New York State Department of Health Warns of Potential Measles Exposures in Rockland, Westchester Counties and New Jersey

International Traveler with a Confirmed Case of Measles Visited Multiple New York and New Jersey Locations

ALBANY, N.Y. (October 13, 2018) - The New York State Department of Health today announced that an international traveler returning from Israel who has been confirmed to have measles visited multiple venues in New York State and New Jersey, potentially exposing others to measles between October 4th and October 11th.

Anyone who visited the following locations in New York or New Jersey may have been exposed to measles:

  • Congregation Bais Elazer, 26 Voyager Court, Monsey, NY on 10/4/2018 between 8:00 am and 11:00 am
  • Mia's Reflexology, 191 South Main Street, New City, NY on 10/4/2018 between 7:00 pm and 9:00 pm
  • Lifetime Gym, 10 Van Riper Road, Montvale, New Jersey on 10/5/2018 between 8:30 am and 12:00 pm
  • Wesley Kosher, 455 Route 306, Monsey, NY on 10/5/2018 between 10:00 am and 1:00 pm
  • Congregation Borov, 2 Parker Road, Monsey, NY
    • 10/5/2018 between 6:45 pm and 9:45 pm
    • 10/6/2018 between 9:00 am and 1:45 pm
  • Costco, 50 Overlook Blvd., Nanuet, NY on 10/7/2018 between 1:30 pm and 5:00 pm
  • Care 365, 1 Main Street, Monsey, NY on 10/8/2018 between 10:00 pm and 12:00 am
  • Westchester Medical Center Emergency Room, 100 Woods Road, Valhalla, NY on 10/11/2018 between 3:45 am and 4:15 pm

These times reflect the period that the infected individual was in these areas and a two-hour period after the individual left the area, as the virus remains alive in air and on surfaces for up to two hours.

Individuals are considered protected or immune to measles if they were born before 1957, have received two doses of measles, mumps, rubella (MMR) vaccine, have had measles disease, or have a lab test confirming immunity. Individuals who are not immune to measles and were exposed are at risk for developing measles. Preventive treatment for measles is recommended for those without evidence of immunity as follows: MMR vaccine can be given to eligible exposed individuals within 72 hours of exposure OR immune globulin can be administered within 6 days of exposure.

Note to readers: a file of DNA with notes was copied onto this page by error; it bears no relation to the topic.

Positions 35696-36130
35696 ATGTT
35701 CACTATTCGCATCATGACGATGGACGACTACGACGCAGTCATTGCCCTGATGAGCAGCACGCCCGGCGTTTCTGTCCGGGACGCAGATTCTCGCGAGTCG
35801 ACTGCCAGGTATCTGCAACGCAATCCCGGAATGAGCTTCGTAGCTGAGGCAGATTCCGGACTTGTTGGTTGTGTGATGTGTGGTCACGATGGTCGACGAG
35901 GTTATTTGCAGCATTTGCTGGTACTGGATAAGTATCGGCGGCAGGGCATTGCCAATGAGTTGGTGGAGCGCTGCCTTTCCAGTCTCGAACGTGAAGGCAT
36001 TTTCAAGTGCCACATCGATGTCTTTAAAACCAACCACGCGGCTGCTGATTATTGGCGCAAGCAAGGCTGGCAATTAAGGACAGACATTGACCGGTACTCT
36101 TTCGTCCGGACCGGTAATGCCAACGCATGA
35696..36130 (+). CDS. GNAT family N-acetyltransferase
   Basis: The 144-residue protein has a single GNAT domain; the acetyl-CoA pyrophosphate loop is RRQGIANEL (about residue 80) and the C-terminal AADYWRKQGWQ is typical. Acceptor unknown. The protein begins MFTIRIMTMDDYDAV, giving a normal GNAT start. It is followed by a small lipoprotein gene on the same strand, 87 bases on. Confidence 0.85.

All individuals who were exposed to measles, particularly those without immunity or who are not sure if they have been vaccinated, should contact their health care provider if they develop measles symptoms. Symptoms include a fever, rash, cough, conjunctivitis or runny nose. Symptoms usually appear 10-12 days after exposure but may appear as early as 7 days and as late as 21 days after exposure.

To prevent the spread of illness, the Department is advising individuals who may have been exposed and who have symptoms consistent with measles to contact their health care provider, a local clinic, or a local emergency department before going for care. This will help to prevent others at these facilities from being exposed to the illness.

Measles is a highly contagious respiratory disease caused by a virus that is spread by direct contact with nasal or throat secretions of infected people. People first develop a fever, then may have a cough, runny nose and watery eyes, followed by appearance of a rash. People are considered infectious from four days before to four days after the appearance of the rash.

The single best way to prevent measles is to be vaccinated. Individuals should receive two doses of MMR vaccine to be fully protected. If a person is unsure if they are immune they should contact their healthcare provider. Typically, the first dose of MMR vaccine should be given at 12-15 months of age and the second dose should be given at four to six years of age (age of school entry), although individuals may also be vaccinated later in life. In New York State, measles immunization is required of children enrolled in schools, daycare, and pre-kindergarten. Since August 1990, college students have also been required to demonstrate immunity against measles.

The state Department of Health will issue a health advisory to health care providers to notify them of the potential exposures. Health care providers should report all suspected cases of measles to their local health department.

More information about measles can be found at